Wednesday, March 30, 2016

Commodity trading in China is big and getting larger

You and I cannot go to China and start buying soybeans or gold or whatever we want. It is very difficult. It could happen but it is very rare and difficult for non-Chinese to trade in Chinese commodity markets. Yet, Dalian, the commodities exchange in Dalian, trades more soybean contracts than Chicago and Chicago invented it! The volume in these markets in China is staggering and they are still closed to the outside world. You cannot imagine how big they are going to be once they become real international markets. They are going to take the business away from Chicago. Chicago, London, and New York, will no longer be the dominant markets in the world. China will take away most of their business. That is definitely going to happen. 

By the way, before WWII, the biggest financial market between New York and London was Shanghai, and it will be again eventually. To your point about Chinese stocks, yes Chinese stocks have been going up again for a number of reasons, one of which is that China, as it becomes more and more open, they realize that you need financial markets if you are going to become a big economic player in the world. You can’t have closed markets and still be a big player in the world. They know that and they are opening. They aren’t opening as fast as I would, I would’ve done it last year, or yesterday, or tomorrow! But for some reason they are doing it too slowly, in my view. But it is happening more and more.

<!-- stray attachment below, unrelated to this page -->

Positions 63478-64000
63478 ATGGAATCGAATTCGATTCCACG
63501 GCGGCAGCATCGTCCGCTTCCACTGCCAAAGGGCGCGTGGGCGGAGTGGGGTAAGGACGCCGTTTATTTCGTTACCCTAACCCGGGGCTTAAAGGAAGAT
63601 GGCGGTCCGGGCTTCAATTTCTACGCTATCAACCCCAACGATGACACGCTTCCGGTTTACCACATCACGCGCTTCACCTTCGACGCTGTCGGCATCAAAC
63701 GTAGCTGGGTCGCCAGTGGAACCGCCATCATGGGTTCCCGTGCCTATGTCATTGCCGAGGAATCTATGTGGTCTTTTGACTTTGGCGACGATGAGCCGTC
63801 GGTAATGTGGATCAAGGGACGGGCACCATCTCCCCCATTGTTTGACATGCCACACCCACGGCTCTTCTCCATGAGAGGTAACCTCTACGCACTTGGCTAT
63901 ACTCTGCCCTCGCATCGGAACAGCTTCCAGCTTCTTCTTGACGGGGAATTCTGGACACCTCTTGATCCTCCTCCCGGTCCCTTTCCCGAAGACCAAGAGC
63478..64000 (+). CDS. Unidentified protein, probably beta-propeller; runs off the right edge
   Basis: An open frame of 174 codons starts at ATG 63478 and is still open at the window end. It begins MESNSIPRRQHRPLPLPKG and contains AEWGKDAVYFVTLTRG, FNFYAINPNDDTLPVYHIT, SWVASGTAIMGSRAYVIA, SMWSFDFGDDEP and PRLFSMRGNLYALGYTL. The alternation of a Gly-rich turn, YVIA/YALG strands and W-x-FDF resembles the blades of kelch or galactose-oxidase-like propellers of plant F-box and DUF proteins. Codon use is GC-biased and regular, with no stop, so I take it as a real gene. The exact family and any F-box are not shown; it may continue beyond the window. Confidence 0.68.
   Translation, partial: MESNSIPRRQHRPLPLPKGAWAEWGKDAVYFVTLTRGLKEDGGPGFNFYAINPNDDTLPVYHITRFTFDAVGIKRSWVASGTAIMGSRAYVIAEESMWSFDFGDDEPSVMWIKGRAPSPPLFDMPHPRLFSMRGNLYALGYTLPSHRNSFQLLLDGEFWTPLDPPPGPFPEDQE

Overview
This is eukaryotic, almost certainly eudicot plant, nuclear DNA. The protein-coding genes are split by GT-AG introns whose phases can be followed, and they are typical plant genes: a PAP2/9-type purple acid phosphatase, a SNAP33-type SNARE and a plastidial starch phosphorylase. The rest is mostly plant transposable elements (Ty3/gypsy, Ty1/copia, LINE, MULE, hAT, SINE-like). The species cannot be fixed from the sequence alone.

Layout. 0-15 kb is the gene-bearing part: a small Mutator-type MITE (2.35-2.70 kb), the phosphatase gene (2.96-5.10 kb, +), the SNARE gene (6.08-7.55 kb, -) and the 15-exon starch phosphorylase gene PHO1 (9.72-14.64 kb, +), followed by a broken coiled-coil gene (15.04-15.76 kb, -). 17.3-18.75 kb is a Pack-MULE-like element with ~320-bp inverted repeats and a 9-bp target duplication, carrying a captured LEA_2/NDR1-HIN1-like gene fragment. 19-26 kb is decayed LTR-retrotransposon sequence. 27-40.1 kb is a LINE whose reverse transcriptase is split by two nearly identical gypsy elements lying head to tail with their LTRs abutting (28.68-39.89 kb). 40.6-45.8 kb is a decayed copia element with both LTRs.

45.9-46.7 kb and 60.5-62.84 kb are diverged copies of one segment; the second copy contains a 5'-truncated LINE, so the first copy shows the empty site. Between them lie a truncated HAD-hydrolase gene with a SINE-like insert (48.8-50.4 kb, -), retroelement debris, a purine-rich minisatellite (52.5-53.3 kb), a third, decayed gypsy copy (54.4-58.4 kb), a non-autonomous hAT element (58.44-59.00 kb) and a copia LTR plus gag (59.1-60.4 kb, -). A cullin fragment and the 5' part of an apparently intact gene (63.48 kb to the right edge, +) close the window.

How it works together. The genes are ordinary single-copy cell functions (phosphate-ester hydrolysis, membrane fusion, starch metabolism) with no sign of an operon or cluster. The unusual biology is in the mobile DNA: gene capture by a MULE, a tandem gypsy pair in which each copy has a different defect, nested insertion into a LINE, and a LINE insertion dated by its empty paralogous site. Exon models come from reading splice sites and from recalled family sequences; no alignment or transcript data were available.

Can you have stocks and commodities go up at the same time? It is rare, in history that happens. Normally, you have commodities going up in their own bull market and stocks not doing well and vice versa. It can happen, anything can happen in financial markets, you can have bull markets in stocks and commodities. 

One reason you have bull markets in stocks when commodities are down is that the cost of goods and inputs are down when commodities are in bear markets, so companies can be profitable. And vice versa when commodities are in bull markets, it is more difficult for companies to be profitable and that is usually why they do not go together. 

China, given the fact that it is and expanding, growing, and new economy, could be different. Will it be different? I don’t know but I am optimistic about some economies and less optimistic about others at the moment. Longer term I am still optimistic about commodities, certainly in China.

Jim Rogers is a smart investor who co-founded the Quantum Fund with George Soros in 1973. By 1983 the fund gained more than 4000 percent.